Meekness and anger both belong to the passionate part of man’s nature.  To meekness belongs the ability to bear reproaches and slights with moderation and not to embark on revenges quickly, not to be easily provoked to anger but to be free from bitterness and contentiousness. To be passionately angry is wrong but to be slavishly submissive is also wrong. Since both of these states or characteristics are wrong, it is clear that midway between the two of them is the state that is right for it is the two of them that bring that quality into focus.  A meek person is neither too hasty tempered nor too slow tempered.  Meekness does not get angry with, nor does it fail to get angry with the people with whom it ought to get angry.

The man who is meek is the man who feels anger on the right grounds and against the right persons and in the right manner and at the right moment and for the right length of time and forgives. You see, meekness is not the absence of anger. Meekness is the presence of anger in its proper setting.  Meekness is strength and we will not understand it until we look at the New Testament person who illustrated meekness and that is none other than our Lord Himself, Jesus Christ.

We have already read one of the Scriptures that describes Jesus as meek.  One of the great invitations of our Lord is recorded in

Matthew 11:29 (Jesus speaking)

Take my yoke upon you, and learn of me; for I am meek and lowly in heart: and ye shall find rest unto your souls.

Matthew 21:5

Tell ye the daughter of Sion, Behold, thy King cometh unto thee, meek, and sitting upon an ass, and a colt the foal of an ass.

If ever there were a perfect example of meekness, here it is:  the King of Glory and power riding on a donkey, under control!  Someone has said that meekness is the human spirit with a governor on it.  It is the ability to never go beyond the boundary.  It is always in the right perspective.  Jesus was that kind of person.

There was a third time Jesus was referred to as meek.  It was by the apostle Paul who spoke these words in

2 Corinthians 10:1

Now I Paul myself beseech you by the meekness and gentleness of Christ, who in presence am base among you, but being absent am bold toward you:

Once again, Jesus is the example of the balance that you find between anger and compassion.  Jesus was the perfect example for His power was always under control.

The compassion of Jesus is everywhere, but let’s look at the anger of Jesus.  The Bible says that it’s possible to be angry, but sin not.  Anger is not sin.  It is sin only when it is done for the wrong reason and in the wrong way.  Three times in our Lord’s life we are told He got angry.

Mark 3:1-6 (Jesus speaking, verses 3, 4, 5)

1And he entered again into the synagogue; and there was a man there which had a withered hand.  2And they watched him, whether he would heal him on the sabbath day; that they might accuse him.  3And he saith unto the man which had the withered hand, Stand forth.  4And he saith unto them, Is it lawful to do good on the sabbath days, or to do evil? to save life, or to kill? But they held their peace.  5And when he had looked round about on them with anger, being grieved for the hardness of their hearts, he saith unto the man, Stretch forth thine hand. And he stretched it out: and his hand was restored whole as the other.  6And the Pharisees went forth, and straightway took counsel with the Herodians against him, how they might destroy him.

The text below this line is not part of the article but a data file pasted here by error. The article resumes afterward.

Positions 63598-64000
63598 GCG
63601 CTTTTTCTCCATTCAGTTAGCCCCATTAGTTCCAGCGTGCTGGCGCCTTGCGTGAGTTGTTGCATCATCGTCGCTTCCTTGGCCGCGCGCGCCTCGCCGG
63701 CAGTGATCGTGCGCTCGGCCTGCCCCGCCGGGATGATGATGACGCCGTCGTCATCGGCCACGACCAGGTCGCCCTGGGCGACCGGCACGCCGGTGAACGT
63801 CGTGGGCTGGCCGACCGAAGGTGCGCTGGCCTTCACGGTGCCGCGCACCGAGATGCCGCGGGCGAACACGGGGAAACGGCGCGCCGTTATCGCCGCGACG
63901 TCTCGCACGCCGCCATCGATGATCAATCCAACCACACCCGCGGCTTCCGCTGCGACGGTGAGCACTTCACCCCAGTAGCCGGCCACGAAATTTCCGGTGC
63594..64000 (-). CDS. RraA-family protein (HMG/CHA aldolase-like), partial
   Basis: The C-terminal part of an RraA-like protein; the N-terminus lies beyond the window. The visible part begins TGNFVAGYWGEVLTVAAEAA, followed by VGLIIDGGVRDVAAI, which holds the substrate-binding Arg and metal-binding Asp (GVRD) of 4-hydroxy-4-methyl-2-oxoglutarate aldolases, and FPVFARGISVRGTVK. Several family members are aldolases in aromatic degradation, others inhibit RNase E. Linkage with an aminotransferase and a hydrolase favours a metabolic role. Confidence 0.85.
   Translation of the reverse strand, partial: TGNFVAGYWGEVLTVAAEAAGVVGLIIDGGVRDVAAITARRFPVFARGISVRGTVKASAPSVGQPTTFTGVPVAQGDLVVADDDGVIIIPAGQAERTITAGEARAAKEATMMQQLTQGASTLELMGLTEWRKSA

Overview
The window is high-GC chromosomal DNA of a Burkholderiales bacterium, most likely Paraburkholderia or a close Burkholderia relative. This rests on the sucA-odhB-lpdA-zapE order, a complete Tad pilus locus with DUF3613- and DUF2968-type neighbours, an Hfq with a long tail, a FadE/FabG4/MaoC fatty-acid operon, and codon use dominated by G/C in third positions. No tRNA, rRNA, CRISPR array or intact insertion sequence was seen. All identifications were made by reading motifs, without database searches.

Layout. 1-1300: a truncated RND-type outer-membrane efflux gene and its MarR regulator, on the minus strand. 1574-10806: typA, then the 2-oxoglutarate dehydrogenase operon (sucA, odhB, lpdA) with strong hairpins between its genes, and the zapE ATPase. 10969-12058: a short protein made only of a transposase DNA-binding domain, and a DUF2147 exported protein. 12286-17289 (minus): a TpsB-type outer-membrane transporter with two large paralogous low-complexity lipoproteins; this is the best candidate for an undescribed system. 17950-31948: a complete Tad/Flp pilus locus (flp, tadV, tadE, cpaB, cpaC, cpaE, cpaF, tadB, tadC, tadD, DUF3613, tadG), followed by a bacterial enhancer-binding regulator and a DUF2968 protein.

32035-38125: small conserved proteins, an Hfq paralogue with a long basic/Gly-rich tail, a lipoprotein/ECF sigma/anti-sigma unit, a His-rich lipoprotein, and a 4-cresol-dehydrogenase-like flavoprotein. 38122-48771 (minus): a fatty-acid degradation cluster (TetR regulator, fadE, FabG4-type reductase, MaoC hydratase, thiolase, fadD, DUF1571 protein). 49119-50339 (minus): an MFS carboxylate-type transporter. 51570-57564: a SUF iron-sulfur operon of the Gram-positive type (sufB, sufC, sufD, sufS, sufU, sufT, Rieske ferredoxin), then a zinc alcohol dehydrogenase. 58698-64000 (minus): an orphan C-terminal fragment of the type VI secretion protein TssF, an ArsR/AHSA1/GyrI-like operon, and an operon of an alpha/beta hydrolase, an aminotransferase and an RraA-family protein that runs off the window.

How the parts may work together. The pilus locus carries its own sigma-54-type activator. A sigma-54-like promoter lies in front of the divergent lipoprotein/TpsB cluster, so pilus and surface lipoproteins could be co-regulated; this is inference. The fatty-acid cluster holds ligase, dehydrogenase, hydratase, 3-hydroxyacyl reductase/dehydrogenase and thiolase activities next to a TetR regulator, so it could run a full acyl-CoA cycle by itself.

The first thing that made Jesus angry was the indifference of religion.  Here was Jesus in the presence of one who desperately needed to be healed and as He reaches out to heal that one, rather than seeing the need in that individual’s life, the Pharisees decided that it was time to debate the Lord on the Sabbath’s “use” of the Sabbath.  They focused their attention on the external things and they missed the real purpose of what was happening in the Divine miracle that Jesus was working in their midst.

They were indifferent to the very privileges that they had, to observe the Lord of glory at work, and rather, they chose to debate His ministry.  When Jesus saw that happening in front of Him, He was angry.

Matthew 21:12-14 (Jesus speaking, verse 13)

1And Jesus went into the temple of God, and cast out all them that sold and bought in the temple, and overthrew the tables of the moneychangers, and the seats of them that sold doves, 13And said unto them, It is written, My house shall be called the house of prayer; but ye have made it a den of thieves.  14And the blind and the lame came to him in the temple; and he healed them.

Both Jesus and Moses demonstrate that meekness is a quality of power under control.  We need to demonstrate that kind of meekness as is present in God’s Word.

James 1:21

Wherefore lay apart all filthiness and superfluity of naughtiness, and receive with meekness the engrafted word, which is able to save your souls.

It means, though I have all the faculties which were granted to me by my Creator, I am not capable of knowing what to do spiritually apart from this Book, the Bible, God’s Holy Word.  With meekness we should choose to receive the engrafted Word, coming to it with a sweet open spirit. It is able to save our soul!  If we understand and apply meekness,  it can change our lifestyle or at least improve it. Oh, God, just to know what You provide for us is amazing!  Meekness, may we apply that virtue in our lives as that which honors You and Your Word.

Galatians 6:1

Brethren, if a man be overtaken in a fault, ye which are spiritual, restore such an one in the spirit of meekness; considering thyself, lest thou also be tempted.

Psalm 25:9

The meek will he guide in judgment: and the meek will he teach his way.

Jesus is saying to us that if we serve Him and adhere to His Word, He will guide us and lead us in whatever situation or circumstances we find ourselves or the crisis that we may face.

I Peter 3:3, 4

3Whose adorning let it not be that outward adorning of plaiting the hair, and of wearing of gold, or of putting on of apparel; 4But let it be the hidden man of the heart, in that which is not corruptible, even the ornament of a meek and quiet spirit, which is in the sight of God of great price.

God looks on the heart.  Man looks on the outward appearance.

I Samuel 16:7

But the LORD said unto Samuel, Look not on his countenance, or on the height of his stature; because I have refused him: for the LORD seeth not as man seeth; for man looketh on the outward appearance, but the LORD looketh on the heart.

Meekness is needed, not only when we’re considering God’s Word but when we’re encountering opposition.  Paul wrote to Timothy in

2 Timothy 2:24, 25

24And the servant of the Lord must not strive; but be gentle unto all men, apt to teach, patient, 25In meekness instructing those that oppose themselves; if God peradventure will give them repentance to the acknowledging of the truth.

Author: Nannie Mae Jordan
(Transcribed by Joyce Carter   Transcribed and Formatted by Jerry Knight)